Monday, May 16, 2011

Ubuntu! An inspiring story about an African tradition of teamwork and collaboration

Ubuntu! An inspiring story about an African tradition of teamwork and collaboration
By Stephen Lundin and Bob Nelson

Book review by Richard L. Weaver II, Ph.D.

J Garrison, from Nebraska, writes the following in his four-out-of-five star review of this book at “This book appeals to many different audiences. It is a quick read with suitable content to be applicable to workplace management, team building, developing learning communities and personal reflection. It is a fictional work which takes the reader through the individual and professional transformation of John Peterson from an authoritarian manager and distant spouse and father to a reflective and caring person who understands the value and necessity of recognizing the humanity in all people. Peterson hits rock bottom in both his work and personal life. He encounters Ubuntu when one of his staff sacrifices personal time to help Peterson out of a professional jam. Thus begins the transformative power of Ubuntu; the power found within a collaborative community striving together by discovering a unity of purpose and humanity. This book is both uplifting and reflective. An added bonus is the insight into the South Africa of today; the power of reconciliation to begin the healing process from the years under apartheid, the poverty that still grips the country; the beauty of the veldt; and the magic that is Africa.”

The overall theme of this book is, “We can be fully human only when we live in harmony with others” (p. 99).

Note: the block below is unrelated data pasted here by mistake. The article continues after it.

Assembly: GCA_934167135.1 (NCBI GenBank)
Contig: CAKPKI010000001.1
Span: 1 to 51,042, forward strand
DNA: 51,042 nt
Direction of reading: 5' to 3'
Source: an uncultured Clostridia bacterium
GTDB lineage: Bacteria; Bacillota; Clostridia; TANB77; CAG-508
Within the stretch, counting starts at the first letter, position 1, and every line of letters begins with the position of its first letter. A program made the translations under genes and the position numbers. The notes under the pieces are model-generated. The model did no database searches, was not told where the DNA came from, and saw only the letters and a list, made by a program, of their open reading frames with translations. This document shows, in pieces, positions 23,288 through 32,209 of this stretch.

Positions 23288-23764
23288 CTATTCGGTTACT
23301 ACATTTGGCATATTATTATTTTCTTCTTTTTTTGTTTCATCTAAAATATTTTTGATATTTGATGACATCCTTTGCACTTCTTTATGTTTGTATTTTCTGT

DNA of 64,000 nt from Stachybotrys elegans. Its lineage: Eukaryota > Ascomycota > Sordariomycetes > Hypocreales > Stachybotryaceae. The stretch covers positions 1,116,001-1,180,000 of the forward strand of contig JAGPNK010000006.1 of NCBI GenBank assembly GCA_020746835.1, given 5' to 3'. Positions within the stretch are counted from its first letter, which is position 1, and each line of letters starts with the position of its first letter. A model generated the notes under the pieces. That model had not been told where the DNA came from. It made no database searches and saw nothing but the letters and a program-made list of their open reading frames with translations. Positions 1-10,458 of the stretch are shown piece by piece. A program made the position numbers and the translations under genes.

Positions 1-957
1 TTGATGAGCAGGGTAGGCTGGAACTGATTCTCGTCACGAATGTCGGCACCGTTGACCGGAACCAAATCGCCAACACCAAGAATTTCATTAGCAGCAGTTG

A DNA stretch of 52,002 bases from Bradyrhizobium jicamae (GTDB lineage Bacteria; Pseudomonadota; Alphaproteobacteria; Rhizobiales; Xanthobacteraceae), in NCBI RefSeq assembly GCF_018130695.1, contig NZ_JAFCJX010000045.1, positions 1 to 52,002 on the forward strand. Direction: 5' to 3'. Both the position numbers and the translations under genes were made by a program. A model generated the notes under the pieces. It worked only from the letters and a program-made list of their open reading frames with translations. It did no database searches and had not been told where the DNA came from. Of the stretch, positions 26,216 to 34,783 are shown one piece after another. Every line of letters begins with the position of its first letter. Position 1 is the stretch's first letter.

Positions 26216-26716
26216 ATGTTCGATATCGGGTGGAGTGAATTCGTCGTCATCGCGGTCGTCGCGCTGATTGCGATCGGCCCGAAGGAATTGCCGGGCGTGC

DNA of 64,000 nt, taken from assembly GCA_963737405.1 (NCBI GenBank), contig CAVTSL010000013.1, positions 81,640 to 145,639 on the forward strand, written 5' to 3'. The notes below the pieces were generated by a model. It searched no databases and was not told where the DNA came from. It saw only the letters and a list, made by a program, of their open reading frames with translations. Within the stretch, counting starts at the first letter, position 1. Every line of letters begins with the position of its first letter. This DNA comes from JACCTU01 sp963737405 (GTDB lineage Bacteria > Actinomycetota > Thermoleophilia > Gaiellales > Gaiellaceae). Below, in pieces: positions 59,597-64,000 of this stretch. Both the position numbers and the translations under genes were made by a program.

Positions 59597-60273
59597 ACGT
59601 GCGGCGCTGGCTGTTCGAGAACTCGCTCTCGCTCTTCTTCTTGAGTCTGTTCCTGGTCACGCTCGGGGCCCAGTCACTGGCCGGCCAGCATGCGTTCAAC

Perhaps it’s me, I’m a little tired of books built on parables that relate to business, and this is another fictional narrative designed to help businesses build teams and cooperative efforts.  It is well-written, and the book flows well.  Unfortunately, I feel the theory on which it is based is common sense, the “how-to-do-it” approach suggested is both predictable and rather mundane, and I felt no attachment to the characters (especially John Peterson) of this fictional story or the story development.  You quickly get a sense of “who cares?” that makes it—even though a quick read (131 pages in a 7.6 x 5.1-inch format)—rather dull and boring.  That is why I reproduced J. Garrison’s review from at the top of my review of the book.

This book is available at Ubuntu!  An inspiring story about an African tradition of teamwork and collaboration

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